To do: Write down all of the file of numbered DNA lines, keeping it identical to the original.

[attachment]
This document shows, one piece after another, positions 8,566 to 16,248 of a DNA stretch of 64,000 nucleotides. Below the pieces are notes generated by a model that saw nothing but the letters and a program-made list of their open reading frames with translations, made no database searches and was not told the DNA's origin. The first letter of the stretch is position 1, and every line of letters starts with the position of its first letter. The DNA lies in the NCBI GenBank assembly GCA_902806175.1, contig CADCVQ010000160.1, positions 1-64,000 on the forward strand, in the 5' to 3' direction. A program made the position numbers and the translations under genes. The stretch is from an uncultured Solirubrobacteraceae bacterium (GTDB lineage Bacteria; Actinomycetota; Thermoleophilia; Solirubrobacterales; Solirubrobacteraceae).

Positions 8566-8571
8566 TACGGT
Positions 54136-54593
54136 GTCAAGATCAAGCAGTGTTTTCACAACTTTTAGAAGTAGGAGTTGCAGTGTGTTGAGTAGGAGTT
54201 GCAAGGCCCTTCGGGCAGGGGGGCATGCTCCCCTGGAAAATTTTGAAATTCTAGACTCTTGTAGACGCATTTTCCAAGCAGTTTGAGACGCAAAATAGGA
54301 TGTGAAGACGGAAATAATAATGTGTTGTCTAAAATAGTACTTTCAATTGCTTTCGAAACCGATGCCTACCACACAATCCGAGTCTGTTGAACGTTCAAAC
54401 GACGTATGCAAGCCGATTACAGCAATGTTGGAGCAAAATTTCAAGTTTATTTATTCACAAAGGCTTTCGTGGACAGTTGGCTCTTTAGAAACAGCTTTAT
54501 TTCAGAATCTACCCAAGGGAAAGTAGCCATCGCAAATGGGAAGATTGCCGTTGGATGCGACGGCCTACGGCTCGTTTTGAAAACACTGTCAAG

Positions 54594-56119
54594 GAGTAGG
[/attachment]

This document shows, one piece after another, positions 8,566 to 16,248 of a DNA stretch of 64,000 nucleotides. Below the pieces are notes generated by a model that saw nothing but the letters and a program-made list of their open reading frames with translations, made no database searches and was not told the DNA's origin. The first letter of the stretch is position 1, and every line of letters starts with the position of its first letter. The DNA lies in the NCBI GenBank assembly GCA_902806175.1, contig CADCVQ010000160.1, positions 1-64,000 on the forward strand, in the 5' to 3' direction. A program made the position numbers and the translations under genes. The stretch is from an uncultured Solirubrobacteraceae bacterium (GTDB lineage Bacteria; Actinomycetota; Thermoleophilia; Solirubrobacterales; Solirubrobacteraceae).

Positions 8566-8571
8566 TACGGT
Positions 54136-54593
54136 GTCAAGATCAAGCAGTGTTTTCACAACTTTTAGAAGTAGGAGTTGCAGTGTGTTGAGTAGGAGTT
54201 GCAAGGCCCTTCGGGCAGGGGGGCATGCTCCCCTGGAAAATTTTGAAATTCTAGACTCTTGTAGACGCATTTTCCAAGCAGTTTGAGACGCAAAATAGGA
54301 TGTGAAGACGGAAATAATAATGTGTTGTCTAAAATAGTACTTTCAATTGCTTTCGAAACCGATGCCTACCACACAATCCGAGTCTGTTGAACGTTCAAAC
54401 GACGTATGCAAGCCGATTACAGCAATGTTGGAGCAAAATTTCAAGTTTATTTATTCACAAAGGCTTTCGTGGACAGTTGGCTCTTTAGAAACAGCTTTAT
54501 TTCAGAATCTACCCAAGGGAAAGTAGCCATCGCAAATGGGAAGATTGCCGTTGGATGCGACGGCCTACGGCTCGTTTTGAAAACACTGTCAAG

Positions 54594-56119
54594 GAGTAGG